In operation, assume that capacitor C contains a charge and DIGIT and DIGIT* both have the same initial voltage of VEQ. When the word line is switched from a low to high transition, capacitor C is discharged onto DIGIT through access transistor QA causing a slight increase in DIGIT voltage while DIGIT* voltage is unchanged at VEQ. At this point, DIGIT has a voltage of VEQ+dV, where dV is the increased voltage. Input 14 of pulldown driver 10 then undergoes a high to low transition, causing output 16 to begin to have a rising edge and consequently turn on pulldown Q3. At this point, pulldown Q3 is turned on slowly by the slow rising edge of output 16 because of the 0.8 size ratio of CMOS inverter of pulldown driver 10. Since pulldown Q3 turns on slowly, only the sense amplifier transistor Q2 turns on resulting in a more accurate pulldown of DIGIT*. In this case, with an initially charged capacitor C, DIGIT* will be pulled from VEQ to VREF while DIGIT remains approximately at VEQ+dV. When capacitor C initially contains no charge, DIGIT* remains the same at approximately VEQ while DIGIT is pulled from VEQ-dV to VREF.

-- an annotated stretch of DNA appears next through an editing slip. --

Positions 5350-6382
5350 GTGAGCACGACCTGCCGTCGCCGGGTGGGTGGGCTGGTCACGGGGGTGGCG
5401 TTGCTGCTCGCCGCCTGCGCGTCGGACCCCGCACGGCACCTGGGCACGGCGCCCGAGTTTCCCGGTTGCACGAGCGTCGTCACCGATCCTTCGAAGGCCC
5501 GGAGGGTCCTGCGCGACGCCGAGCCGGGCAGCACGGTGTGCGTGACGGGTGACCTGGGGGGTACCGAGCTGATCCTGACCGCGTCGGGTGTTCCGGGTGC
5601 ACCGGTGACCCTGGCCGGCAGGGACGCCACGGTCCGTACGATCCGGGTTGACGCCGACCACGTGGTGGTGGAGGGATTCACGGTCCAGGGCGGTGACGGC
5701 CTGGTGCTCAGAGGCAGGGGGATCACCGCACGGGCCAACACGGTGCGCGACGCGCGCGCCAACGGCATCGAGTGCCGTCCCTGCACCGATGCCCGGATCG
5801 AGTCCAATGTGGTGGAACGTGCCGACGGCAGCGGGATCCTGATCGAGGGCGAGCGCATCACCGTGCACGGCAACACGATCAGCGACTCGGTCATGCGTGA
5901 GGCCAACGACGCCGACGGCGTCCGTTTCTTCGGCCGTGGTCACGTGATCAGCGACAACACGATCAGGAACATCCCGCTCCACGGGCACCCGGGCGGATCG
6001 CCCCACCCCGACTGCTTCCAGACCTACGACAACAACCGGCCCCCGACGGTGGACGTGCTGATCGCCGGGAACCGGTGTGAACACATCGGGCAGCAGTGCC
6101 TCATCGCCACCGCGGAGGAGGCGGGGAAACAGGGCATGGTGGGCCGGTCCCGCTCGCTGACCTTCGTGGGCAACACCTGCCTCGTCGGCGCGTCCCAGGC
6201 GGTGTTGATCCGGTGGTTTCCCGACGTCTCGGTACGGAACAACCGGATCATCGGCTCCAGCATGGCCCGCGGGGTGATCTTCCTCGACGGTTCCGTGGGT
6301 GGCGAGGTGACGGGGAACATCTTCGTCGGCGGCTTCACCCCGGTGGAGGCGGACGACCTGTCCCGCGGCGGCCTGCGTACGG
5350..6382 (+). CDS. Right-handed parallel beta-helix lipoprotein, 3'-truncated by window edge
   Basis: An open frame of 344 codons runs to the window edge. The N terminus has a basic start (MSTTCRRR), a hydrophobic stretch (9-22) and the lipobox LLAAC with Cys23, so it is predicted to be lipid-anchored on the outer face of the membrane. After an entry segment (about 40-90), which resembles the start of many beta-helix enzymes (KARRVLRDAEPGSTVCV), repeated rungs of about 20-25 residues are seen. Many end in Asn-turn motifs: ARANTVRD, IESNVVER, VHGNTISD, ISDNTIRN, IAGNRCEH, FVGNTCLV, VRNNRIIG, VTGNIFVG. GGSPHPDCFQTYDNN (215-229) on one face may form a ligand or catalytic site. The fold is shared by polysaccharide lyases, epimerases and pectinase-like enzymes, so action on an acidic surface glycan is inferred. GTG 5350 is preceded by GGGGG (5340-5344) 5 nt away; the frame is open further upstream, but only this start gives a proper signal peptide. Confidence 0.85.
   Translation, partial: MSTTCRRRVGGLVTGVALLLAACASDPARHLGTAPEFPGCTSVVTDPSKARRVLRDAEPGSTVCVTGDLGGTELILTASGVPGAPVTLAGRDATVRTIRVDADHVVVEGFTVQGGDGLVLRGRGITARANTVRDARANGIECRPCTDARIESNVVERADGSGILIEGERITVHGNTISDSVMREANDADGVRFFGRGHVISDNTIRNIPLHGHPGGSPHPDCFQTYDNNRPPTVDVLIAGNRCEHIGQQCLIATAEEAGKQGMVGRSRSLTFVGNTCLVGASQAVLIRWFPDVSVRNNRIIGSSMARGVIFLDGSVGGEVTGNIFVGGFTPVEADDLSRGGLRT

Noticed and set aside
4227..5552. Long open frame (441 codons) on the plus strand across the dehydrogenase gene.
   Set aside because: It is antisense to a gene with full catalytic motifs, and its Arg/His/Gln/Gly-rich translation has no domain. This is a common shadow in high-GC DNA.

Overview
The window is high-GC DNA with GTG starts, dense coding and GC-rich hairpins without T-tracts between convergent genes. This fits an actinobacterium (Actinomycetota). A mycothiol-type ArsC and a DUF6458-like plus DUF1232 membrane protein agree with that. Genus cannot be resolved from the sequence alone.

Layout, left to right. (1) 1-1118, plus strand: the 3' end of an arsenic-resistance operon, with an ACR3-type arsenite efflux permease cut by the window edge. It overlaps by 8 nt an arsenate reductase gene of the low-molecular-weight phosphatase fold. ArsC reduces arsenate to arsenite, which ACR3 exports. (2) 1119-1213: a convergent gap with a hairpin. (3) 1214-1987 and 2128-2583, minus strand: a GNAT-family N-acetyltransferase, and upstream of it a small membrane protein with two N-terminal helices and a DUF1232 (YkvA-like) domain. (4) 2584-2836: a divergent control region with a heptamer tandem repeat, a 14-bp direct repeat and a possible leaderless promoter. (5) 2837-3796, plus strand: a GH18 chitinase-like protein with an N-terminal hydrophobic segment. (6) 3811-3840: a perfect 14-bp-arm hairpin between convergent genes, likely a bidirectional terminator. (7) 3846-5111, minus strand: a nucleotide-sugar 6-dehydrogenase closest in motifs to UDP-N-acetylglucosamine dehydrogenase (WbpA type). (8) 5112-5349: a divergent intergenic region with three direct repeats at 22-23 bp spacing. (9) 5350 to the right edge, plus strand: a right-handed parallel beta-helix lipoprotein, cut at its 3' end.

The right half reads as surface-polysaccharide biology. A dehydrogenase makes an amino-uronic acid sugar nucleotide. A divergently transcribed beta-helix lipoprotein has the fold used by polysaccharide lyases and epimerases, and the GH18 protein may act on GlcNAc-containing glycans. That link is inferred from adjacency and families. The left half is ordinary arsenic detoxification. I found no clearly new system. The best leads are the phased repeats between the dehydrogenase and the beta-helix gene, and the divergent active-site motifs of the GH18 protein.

FIG. 2 describes an improved pulldown driver in the form of a waveshaping circuit for a sense amplifier pulldown device. In one embodiment, a waveshaping circuit indicated generally at 20 comprises an input 22 for receiving an incoming input signal and an output 34 for providing an output signal. Waveshaping circuit 20 also comprises a pair of field effect transistors 24 and 26 having their drains coupled to input 22 and their sources coupled to output 34 via a conductive line 35. An inverter 28 has its input coupled to output 34 and its output coupled to the input of a second inverter 30 and the gate of transistor 24. The output of inverter 30 is also the output 34 of waveshaping circuit 20. The gate of transistor 26 is coupled to the output of inverter 32 whose input is coupled to the output of inverter 28. Transistors 24 and 26 are designed as a control device to monitor the voltage and to serve as a method for altering the slope of the signal at output 34. Inverter 28 is designed as a switch for changing the slope of the signal at output 34. Inverter 30 is designed as a delay device.